Christian was buried back home in Buffalo.

Soul Serenade: James Brown, “The Payback”

James BrownBy the end of 1974, James Brown’s long and illustrious career was about to head into a fallow period. But the downswing came at the end of one of Brown’s best years ever as he ran three singles to the top of the R&B chart. It was the end of an era in which Brown came to be known as the Godfather of Soul.

The first of the three 1974 hit singles was “The Payback” and it had a story all its own. The lyrics, originally written by JB Fred Wesley but extensively revised by Brown, are a dark tale of betrayal but they could easily tell the story of the song’s history. Brown wrote the song for a film called Hell Up in Harlem which was released in 1973. But the film’s producer’s rejected the song because they thought it sounded like “the same old James Brown stuff,” as if that was a bad thing. The film’s director, Larry Cohen, allegedly found “The Payback” not funky enough. Right.

“The Payback” is as funky as could be but the record’s arrangement was sparse and airy as opposed to some of the hard-driving funk that had preceded it. And a wah-wah pedal was very much present, something else relatively rare on previous Brown records. Whatever the reasons were for the rejection, Brown was pissed off and he decided to release the single and its namesake album the following year.

James Brown - "The Payback"

The basic tracks for the two-part single were recorded in Augusta, GA in August 1973. The following month brass and backing vocals were overdubbed in New York City. In February 1974, Polydor Records released the single. It not only topped the R&B chart, it reached #26 on the Billboard Hot 100. Payback indeed. Brown’s next single, “My Thang,” was released two months later and also topped the R&B chart and crossed over to #29 on the pop chart. Brown’s final R&B #1 hit of the year was “Papa Don’t Take No Mess” which was released in August and reached #31 on the pop chart.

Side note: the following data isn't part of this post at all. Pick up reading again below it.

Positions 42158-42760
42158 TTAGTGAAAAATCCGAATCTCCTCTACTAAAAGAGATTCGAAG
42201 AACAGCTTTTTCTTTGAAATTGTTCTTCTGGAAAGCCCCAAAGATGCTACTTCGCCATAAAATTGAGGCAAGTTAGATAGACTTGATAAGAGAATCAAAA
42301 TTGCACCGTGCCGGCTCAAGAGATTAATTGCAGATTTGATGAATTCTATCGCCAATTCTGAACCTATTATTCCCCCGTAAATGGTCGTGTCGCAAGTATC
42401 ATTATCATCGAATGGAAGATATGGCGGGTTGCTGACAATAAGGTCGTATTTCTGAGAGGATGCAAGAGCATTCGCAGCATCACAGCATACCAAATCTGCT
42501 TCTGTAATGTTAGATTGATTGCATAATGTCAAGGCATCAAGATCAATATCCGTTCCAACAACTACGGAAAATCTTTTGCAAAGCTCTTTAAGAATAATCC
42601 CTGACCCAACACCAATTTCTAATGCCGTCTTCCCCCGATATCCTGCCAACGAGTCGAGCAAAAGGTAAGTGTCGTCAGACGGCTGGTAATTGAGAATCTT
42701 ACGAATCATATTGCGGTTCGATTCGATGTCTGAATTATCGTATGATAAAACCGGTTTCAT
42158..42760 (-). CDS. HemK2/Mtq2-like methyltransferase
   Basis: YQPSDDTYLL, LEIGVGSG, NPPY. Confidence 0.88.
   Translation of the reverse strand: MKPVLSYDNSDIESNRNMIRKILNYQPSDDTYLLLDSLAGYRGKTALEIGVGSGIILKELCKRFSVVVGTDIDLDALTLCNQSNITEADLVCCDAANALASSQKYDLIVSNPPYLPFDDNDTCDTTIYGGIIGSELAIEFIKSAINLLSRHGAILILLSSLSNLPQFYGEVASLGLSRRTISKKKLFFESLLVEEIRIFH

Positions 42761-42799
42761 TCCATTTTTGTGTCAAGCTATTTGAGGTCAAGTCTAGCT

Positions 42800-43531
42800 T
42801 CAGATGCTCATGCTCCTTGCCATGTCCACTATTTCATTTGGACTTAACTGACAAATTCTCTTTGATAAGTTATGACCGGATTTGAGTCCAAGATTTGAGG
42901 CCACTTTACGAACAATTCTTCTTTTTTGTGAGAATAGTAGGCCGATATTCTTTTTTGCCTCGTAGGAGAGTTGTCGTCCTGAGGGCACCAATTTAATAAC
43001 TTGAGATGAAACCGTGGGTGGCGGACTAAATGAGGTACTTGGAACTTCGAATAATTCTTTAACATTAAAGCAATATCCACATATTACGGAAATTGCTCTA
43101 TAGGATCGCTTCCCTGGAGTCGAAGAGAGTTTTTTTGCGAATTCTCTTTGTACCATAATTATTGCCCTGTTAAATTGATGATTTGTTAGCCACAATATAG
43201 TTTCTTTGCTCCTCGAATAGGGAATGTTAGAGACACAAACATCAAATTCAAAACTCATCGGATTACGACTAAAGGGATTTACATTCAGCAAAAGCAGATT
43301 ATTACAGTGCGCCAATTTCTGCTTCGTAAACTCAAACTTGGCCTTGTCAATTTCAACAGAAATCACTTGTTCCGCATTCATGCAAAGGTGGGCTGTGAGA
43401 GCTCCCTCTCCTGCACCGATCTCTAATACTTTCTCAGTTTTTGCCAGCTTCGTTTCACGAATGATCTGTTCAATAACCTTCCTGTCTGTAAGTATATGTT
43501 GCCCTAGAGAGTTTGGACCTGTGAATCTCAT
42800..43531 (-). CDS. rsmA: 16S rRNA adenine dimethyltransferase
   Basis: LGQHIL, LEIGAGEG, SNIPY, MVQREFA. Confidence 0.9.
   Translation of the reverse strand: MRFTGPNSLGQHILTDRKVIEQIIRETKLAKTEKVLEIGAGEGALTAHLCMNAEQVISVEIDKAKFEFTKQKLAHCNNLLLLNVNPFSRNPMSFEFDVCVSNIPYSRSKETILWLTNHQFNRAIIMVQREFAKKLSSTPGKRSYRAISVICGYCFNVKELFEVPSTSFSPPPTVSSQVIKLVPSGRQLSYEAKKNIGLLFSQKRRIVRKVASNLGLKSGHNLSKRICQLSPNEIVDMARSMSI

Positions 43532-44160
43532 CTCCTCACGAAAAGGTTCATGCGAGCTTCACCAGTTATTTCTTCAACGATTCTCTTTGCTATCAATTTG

1974 was a very good year indeed for James Brown. But disco was in its ascendency and Brown was slow to respond. The records he released in the late ’70s failed to reach the Top 10 on the R&B chart. It’s not like Brown disappeared from the public eye during those years though. He appeared in films like The Blues Brothers and Doctor Detroit, and on tv shows like Miami Vice. And then in 1985, he came all the way back with the release of “Living in America,” which was featured prominently in the film Rocky IV. “Living in America” was written by Dan Hartman and Charlie Midnight. The single was released in December 1985 and raced all the way to the #4 spot on the Billboard Hot 100. It was Brown’s first Top 40 pop hit in ten years and the last one he would ever have.

Soul Serenade: Lyn Collins “Think (About It)”

Lyn Collins







But let me tell you something
The sisters are not going for that no more
‘Cause we realize two things
That you aren’t doing anything for us
We can better do by ourselves
So from now on, we gonna use
What we got to get what we want
So, you’d better think, think
Now’s the time when we have
That’s the thing I never will forget

When I heard the latest news about the unfolding Harvey Weinstein scandal the lyrics to this song came to mind. So I thought it would be an appropriate time to feature this funky record from 1972.

Gloria Laverne Collins was born in Texas in 1948. She began her singing career in her teens with the Charles Pike Singer and recorded her first single, “Unlucky in Love,” at the age of 14. Her break came when, after seeing James Brown perform, she decided to send her demo tape to him. Brown heard something he liked and asked Collins to join the James Brown Revue.